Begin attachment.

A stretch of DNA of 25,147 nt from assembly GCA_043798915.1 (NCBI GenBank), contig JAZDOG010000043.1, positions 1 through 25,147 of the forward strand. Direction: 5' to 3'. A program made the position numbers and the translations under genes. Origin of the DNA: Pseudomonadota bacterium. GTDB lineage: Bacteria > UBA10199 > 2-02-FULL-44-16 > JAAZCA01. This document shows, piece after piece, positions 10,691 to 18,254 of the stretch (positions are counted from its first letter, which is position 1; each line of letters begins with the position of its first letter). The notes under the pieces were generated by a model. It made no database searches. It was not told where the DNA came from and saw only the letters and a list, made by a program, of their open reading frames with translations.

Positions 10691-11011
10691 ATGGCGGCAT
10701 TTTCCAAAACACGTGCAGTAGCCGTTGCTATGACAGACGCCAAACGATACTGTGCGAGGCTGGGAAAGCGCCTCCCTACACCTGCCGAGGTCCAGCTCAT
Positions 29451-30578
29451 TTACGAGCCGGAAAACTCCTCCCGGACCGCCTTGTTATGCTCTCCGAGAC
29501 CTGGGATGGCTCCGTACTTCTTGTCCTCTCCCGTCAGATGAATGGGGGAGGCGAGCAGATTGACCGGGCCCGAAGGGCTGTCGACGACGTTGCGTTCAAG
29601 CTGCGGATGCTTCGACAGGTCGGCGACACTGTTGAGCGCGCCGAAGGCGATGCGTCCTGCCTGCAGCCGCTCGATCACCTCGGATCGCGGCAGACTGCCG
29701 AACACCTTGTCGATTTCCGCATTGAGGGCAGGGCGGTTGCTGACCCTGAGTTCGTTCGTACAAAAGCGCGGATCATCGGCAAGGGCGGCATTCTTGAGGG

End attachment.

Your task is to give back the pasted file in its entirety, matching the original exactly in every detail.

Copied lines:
A stretch of DNA of 25,147 nt from assembly GCA_043798915.1 (NCBI GenBank), contig JAZDOG010000043.1, positions 1 through 25,147 of the forward strand. Direction: 5' to 3'. A program made the position numbers and the translations under genes. Origin of the DNA: Pseudomonadota bacterium. GTDB lineage: Bacteria > UBA10199 > 2-02-FULL-44-16 > JAAZCA01. This document shows, piece after piece, positions 10,691 to 18,254 of the stretch (positions are counted from its first letter, which is position 1; each line of letters begins with the position of its first letter). The notes under the pieces were generated by a model. It made no database searches. It was not told where the DNA came from and saw only the letters and a list, made by a program, of their open reading frames with translations.

Positions 10691-11011
10691 ATGGCGGCAT
10701 TTTCCAAAACACGTGCAGTAGCCGTTGCTATGACAGACGCCAAACGATACTGTGCGAGGCTGGGAAAGCGCCTCCCTACACCTGCCGAGGTCCAGCTCAT
Positions 29451-30578
29451 TTACGAGCCGGAAAACTCCTCCCGGACCGCCTTGTTATGCTCTCCGAGAC
29501 CTGGGATGGCTCCGTACTTCTTGTCCTCTCCCGTCAGATGAATGGGGGAGGCGAGCAGATTGACCGGGCCCGAAGGGCTGTCGACGACGTTGCGTTCAAG
29601 CTGCGGATGCTTCGACAGGTCGGCGACACTGTTGAGCGCGCCGAAGGCGATGCGTCCTGCCTGCAGCCGCTCGATCACCTCGGATCGCGGCAGACTGCCG
29701 AACACCTTGTCGATTTCCGCATTGAGGGCAGGGCGGTTGCTGACCCTGAGTTCGTTCGTACAAAAGCGCGGATCATCGGCAAGGGCGGCATTCTTGAGGG